At least for the moment, the Pfizer Comirnaty vaccine has no liability shield. Vials of the branded product, which say “Comirnaty” on the label, are subject to the same product liability laws as other U.S. products. When the Centers for Disease Control and Prevention’s (CDC) Advisory Committee for Immunization Practices places a vaccine on the mandatory schedule, a childhood vaccine benefits from an generous retinue of liability protections.
But licensed adult vaccines, including the new Comirnaty, do not enjoy any liability shield. Just as with Ford’s exploding Pinto, or Monsanto’s herbicide Roundup, people injured by the Comirnaty vaccine could potentially sue for damages. And because adults injured by the vaccine will be able to show that the manufacturer knew of the problems with the product, jury awards could be astronomical. Pfizer is therefore unlikely to allow any American to take a Comirnaty vaccine until it can somehow arrange immunity for this product.
Given this background, the FDA’s acknowledgement in its approval letter that there are insufficient stocks of the licensed Comirnaty, but an abundant supply of the EUA Pfizer BioNTech jab, exposes the “approval” as a cynical scheme to encourage businesses and schools to impose illegal jab mandates.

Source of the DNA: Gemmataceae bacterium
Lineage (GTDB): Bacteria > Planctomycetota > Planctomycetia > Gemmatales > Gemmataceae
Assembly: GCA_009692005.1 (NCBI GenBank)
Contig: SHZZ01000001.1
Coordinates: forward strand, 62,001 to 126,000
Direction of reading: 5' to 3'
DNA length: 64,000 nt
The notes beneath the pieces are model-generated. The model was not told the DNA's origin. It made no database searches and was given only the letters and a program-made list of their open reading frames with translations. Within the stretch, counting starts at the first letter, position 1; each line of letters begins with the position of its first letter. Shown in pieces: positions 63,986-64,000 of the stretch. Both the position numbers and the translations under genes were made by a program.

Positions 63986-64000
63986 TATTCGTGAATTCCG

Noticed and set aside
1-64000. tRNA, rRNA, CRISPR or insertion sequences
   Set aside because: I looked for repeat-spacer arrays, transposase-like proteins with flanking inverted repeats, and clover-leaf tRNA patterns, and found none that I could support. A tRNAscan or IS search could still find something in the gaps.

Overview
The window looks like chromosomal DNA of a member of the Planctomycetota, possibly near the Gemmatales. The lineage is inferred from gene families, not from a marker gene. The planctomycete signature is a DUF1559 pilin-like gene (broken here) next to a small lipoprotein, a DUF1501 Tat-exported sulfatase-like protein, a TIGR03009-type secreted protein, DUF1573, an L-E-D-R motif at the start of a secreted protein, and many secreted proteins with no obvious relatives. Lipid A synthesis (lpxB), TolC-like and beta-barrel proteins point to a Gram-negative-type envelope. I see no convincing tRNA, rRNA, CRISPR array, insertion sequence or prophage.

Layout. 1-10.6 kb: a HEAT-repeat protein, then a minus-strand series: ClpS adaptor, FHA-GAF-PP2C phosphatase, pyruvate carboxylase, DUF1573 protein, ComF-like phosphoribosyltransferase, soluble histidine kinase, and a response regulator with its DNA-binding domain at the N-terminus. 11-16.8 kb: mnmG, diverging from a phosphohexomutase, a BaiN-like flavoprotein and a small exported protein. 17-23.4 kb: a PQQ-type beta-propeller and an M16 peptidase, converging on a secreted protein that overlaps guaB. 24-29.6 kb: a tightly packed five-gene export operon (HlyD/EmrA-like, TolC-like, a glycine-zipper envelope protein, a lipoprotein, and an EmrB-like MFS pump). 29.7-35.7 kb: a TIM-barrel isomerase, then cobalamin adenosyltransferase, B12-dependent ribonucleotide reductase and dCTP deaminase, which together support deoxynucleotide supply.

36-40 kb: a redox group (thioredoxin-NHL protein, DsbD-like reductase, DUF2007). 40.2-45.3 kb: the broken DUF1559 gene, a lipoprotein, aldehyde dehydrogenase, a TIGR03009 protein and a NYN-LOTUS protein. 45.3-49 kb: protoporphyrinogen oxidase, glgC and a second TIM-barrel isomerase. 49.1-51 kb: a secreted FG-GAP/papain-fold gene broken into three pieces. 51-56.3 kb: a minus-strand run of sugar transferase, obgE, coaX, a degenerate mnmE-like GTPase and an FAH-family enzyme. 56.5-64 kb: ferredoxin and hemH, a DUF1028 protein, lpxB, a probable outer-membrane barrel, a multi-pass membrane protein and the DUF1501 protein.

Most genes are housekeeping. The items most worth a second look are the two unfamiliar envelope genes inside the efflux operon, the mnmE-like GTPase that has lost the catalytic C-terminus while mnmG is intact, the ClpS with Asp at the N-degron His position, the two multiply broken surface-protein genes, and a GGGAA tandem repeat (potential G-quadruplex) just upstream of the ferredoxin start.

The FDA’s clear motivation is to enable Pfizer to quickly unload inventories of a vaccine that science and the Vaccine Adverse Events Reporting System have exposed as unreasonably dangerous, and that the Delta variant has rendered obsolete.
Americans, told that the Pfizer COVID vaccine is now licensed, will understandably assume COVID vaccine mandates are lawful. But only EUA-authorized vaccines, for which no one has any real liability, will be available during the next few weeks when many school mandate deadlines occur.
The FDA appears to be purposefully tricking American citizens into giving up their right to refuse an experimental product.
Here’s what you need to know when somebody orders to get the vaccine: Ask to see the vial. If it says “Comirnaty,” it’s a licensed product. If it says “Pfizer-BioNTech,” it’s an experimental product, and under 21 U.S. Code 360bbb, you have the right to refuse.
If it comes from Moderna or Johnson & Johnson (marketed as Janssen), you have the right to refuse.
The FDA is playing bait and switch with the American public — but we don’t have to play along. If it doesn’t say Comirnaty, you have not been offered an approved vaccine.2 Things Mainstream Media Didn’t Tell You About FDA’s Approval of Pfizer Vaccine • Children’s Health Defense